Alice and Claire go after Isaacs. They battle him on a platform, and Claire's knocked out (I think. It doesn't really matter). Alice follows Isaacs into the laser trap from the very first movie. Deadly lasers begin moving down the corridor, and Alice easily jumps and flips over them. She and Isaccs then battle in the middle of the moving lasers. He grabs her hand and holds it against the wall as a laser passes by, which severs two or three of her fingers. She collapses in pain, as Isaacs gloats. She then starts laughing, revealing she secretly pulled the pin from a grenade in Isaacs' pocket (huh?). It explodes, gravely injuring him. She takes the anti-virus from his coat and heads to the surface.

Outside, Alice decides to sacrifice herself for the good of the planet. She drops the anti-virus, but it's caught at the last second by a mortally wounded Isaacs (of course). He's about to kill her, when the Isaacs clone, who somehow survived, arrives with his undead army. Clone Isaacs' mind is blown as he realizes he's not the original. He stabs Original Isaacs and kills him, right before the zombies tear him to pieces.

Alice drops the anit-virus and in instantly spreads, killing every zombie in the city. Wesker uses his detonator, blowing up himself, Alicia and the Hive. Alice watches as the Hive is destroyed, and collapses.

Alice wakes up and sees Claire standing over her. She can't understand why she's still alive, as the anti-virus should have killed her. The Red Queen appears, telling Alice that the mutagen only targeted the T-virus in her body, leaving her healthy cells alone. What a lucky break! She asks the Red Queen why she didn't tell her this in the first place, and she says she needed to know if Alice was willing to sacrifice herself for humanity. In other words, she did it to be dramatic. The Red Queen then uploads all of Alicia's childhood memories into Alice, since she never had a life of her own. No one thinks to asks the Red Queen how she's still projecting a hologram of herself after the Hive was destroyed.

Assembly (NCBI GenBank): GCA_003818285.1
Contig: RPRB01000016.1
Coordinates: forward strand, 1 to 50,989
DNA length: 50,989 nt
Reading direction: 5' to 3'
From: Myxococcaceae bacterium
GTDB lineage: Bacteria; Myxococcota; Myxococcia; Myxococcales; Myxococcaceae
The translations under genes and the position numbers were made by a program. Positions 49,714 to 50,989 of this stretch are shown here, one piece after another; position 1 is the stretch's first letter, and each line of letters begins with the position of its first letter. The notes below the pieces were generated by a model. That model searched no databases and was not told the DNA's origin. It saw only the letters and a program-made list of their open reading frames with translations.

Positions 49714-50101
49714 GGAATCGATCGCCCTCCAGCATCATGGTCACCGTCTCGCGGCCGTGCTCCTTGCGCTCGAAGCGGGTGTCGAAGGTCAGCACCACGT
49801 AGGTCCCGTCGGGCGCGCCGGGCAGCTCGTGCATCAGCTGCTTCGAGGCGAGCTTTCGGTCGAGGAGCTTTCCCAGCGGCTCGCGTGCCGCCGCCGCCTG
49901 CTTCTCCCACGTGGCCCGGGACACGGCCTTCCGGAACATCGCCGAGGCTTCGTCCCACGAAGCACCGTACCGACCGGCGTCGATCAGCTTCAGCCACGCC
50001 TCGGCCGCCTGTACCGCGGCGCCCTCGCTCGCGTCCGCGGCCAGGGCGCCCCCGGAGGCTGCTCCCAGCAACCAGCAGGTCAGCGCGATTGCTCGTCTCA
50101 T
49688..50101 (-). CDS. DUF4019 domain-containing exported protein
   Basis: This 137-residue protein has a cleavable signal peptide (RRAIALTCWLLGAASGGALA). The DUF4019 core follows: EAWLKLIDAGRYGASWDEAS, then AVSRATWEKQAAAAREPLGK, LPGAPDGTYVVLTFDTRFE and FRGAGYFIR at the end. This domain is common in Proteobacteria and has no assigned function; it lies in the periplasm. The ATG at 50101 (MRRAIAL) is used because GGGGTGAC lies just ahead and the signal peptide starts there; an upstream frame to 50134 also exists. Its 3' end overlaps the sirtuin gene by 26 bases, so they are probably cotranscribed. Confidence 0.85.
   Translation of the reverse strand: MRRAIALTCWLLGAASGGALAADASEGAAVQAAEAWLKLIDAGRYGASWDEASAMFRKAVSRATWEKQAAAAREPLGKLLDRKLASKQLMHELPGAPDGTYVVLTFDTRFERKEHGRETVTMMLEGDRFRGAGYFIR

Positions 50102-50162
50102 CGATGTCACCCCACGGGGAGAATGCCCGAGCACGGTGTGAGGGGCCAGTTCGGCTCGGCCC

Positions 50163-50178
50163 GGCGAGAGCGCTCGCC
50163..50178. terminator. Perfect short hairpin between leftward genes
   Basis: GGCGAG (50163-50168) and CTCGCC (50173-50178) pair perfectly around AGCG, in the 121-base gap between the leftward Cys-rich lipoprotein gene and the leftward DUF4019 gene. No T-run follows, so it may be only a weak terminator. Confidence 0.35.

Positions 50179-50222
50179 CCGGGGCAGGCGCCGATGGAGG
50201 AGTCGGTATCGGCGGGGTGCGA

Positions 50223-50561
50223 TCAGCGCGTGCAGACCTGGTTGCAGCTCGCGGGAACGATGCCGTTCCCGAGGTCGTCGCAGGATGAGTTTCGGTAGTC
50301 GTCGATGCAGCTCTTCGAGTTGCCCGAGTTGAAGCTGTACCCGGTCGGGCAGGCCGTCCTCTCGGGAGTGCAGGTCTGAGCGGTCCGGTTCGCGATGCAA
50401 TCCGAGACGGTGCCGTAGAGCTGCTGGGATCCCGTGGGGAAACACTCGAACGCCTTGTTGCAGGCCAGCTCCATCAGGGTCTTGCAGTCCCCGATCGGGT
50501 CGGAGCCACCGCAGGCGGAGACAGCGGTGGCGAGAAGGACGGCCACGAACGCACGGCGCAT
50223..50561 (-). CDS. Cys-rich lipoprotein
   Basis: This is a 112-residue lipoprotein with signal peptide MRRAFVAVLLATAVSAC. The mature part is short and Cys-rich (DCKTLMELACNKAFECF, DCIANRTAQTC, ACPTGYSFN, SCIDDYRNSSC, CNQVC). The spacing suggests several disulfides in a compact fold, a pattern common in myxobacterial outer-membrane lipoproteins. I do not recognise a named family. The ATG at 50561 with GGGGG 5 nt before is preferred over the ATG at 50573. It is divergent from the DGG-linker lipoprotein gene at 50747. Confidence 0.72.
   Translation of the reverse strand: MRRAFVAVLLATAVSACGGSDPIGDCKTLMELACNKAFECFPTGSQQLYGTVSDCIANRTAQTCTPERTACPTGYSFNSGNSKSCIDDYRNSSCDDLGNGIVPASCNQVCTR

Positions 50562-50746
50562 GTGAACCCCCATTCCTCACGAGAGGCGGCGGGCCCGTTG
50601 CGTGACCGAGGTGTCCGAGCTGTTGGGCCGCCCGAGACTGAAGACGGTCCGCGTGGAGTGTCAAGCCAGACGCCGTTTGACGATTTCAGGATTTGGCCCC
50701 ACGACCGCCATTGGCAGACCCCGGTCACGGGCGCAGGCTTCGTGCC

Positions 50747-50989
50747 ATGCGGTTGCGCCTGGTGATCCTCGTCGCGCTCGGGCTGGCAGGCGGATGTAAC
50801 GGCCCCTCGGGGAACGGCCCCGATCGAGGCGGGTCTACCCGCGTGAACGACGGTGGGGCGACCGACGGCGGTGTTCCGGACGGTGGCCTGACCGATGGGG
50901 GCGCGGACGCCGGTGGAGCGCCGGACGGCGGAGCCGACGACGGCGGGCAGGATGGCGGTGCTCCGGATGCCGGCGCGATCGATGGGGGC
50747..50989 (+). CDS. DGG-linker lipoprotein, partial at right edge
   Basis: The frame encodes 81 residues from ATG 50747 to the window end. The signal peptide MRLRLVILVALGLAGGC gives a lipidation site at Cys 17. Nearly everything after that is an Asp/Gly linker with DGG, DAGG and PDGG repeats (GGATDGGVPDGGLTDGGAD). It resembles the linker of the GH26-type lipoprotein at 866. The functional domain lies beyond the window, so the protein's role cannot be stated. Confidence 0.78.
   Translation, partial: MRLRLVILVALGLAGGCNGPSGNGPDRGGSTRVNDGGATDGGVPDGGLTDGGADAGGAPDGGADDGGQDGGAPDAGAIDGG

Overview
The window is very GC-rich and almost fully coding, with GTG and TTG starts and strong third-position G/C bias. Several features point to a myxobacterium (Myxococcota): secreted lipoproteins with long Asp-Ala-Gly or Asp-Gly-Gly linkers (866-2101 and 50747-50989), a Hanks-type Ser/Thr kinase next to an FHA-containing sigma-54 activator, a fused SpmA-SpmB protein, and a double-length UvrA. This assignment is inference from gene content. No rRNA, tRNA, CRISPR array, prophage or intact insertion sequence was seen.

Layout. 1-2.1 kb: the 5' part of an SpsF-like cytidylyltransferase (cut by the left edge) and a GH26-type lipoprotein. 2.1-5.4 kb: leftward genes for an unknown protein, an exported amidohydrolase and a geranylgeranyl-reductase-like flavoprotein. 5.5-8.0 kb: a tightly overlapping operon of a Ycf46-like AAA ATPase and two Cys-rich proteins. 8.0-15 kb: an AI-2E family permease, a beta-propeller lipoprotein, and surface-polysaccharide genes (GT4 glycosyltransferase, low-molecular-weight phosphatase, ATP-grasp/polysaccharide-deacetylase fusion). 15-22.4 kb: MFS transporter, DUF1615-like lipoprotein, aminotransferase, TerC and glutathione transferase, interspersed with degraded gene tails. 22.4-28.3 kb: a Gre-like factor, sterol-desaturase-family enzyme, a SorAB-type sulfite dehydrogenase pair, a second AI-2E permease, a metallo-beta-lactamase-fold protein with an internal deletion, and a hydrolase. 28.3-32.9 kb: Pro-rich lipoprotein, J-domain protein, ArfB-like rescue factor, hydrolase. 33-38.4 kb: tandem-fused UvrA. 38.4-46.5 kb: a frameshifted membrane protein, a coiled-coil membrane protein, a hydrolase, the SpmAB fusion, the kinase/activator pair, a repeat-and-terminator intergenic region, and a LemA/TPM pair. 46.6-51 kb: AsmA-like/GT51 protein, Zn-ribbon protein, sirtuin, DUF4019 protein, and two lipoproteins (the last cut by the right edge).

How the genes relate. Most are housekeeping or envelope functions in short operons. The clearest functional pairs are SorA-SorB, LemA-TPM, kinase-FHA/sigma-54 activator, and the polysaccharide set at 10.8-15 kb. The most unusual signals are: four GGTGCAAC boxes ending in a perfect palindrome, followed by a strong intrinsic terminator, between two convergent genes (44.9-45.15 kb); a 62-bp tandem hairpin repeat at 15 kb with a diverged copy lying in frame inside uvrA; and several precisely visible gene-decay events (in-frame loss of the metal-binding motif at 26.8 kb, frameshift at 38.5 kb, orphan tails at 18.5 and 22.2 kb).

We then see Alice riding away on her motorcycle, as we hear her voice-over say it could take years for the airborne anti-virus to spread all the way across the globe, meaning look for Resident Evil 7 in cineplexes next year. A winged mutant monsters appears and chases her as she speeds off.

• I don't know if this happened in every cineplex, but at my showing, actress Milla Jovavitch and her husband Paul W.S. Anderson appeared briefly onscreen to welcome the audience to the film, and thank us all for coming out to the movies.

The whole thing felt a little... desperate to me, as if the movie industry's really hurting and is trying frantically scrambling for customers. Hey, Hollywood, I know how you can get more people to come out to the cineplex. MAKE BETTER F*CKING MOVIES!!! No more PG-13 horror garbage like this!

• The film opens with Alice narrating a brief recap of what's happened in the previous movies. Thank the Movie Gods she did, because I couldn't tell you what happened in the previous films if you held a gun to my head. 

The most recent Underworld movie started out with a recap as well, which was great because I don't remember anything that happened in those movies either. 

I'm starting to think I'm not the only one who can't remember these films. They wouldn't take up valuable screen time with a prologue unless they thought it was necessary. I wonder if test audiences looked at this film and said, "Wut?," forcing the filmmakers to go back and explain what the hell's happening.

• My biggest complaint about Resident Evil: The Final Chapter isn't the non-existent plot, lack of characterization or dodgy acting it's the camera work and editing. This movie features the worst Shakey-Cam™ battle scenes I've ever had to sit through in a major theatrical release. Every couple of minutes there was a new fight scene, and I have no freaking idea what went on in ANY of them. 

The camera was constantly zoomed in as far as it could go as it shook and vibrated like it was strapped to a paint mixer at Home Depot. The average length of every shot in these fight scenes was probably five frames, maximum. It was extremely disorienting, not to mention annoying. Every time I watched one of these scenes, it honestly felt like someone was slapping me about the face. It got so bad I finally had to close my eyes. It was either that or go sit in the car until it was over.

Why the hell would a filmmaker do this? Why obscure your action by making it impossible to decipher or even watch? Was it to hide the fact that Milla Jovavich is getting older and can't kick or punch like she did fifteen years ago? Or did the fight coordinator just go insane?

Whatever the reason for it, all the incredibly annoying Shakey Cam™ did was piss me off and turn me against the film. And I'm not the only one who hated it online message boards are filled with complaints about it.

A possible clue as to what went wrong here— during the end credits I noticed this line: "Film Editing by Doobie White."

Ah. It's all starting to make sense now.

• In a similar vein, there were some cool looking monsters in the film— I think. We never get to see any of them for more than a split second, and even when we did the camera was trembling like a nervous Chihuahua, so I have no idea what any of them actually looked like.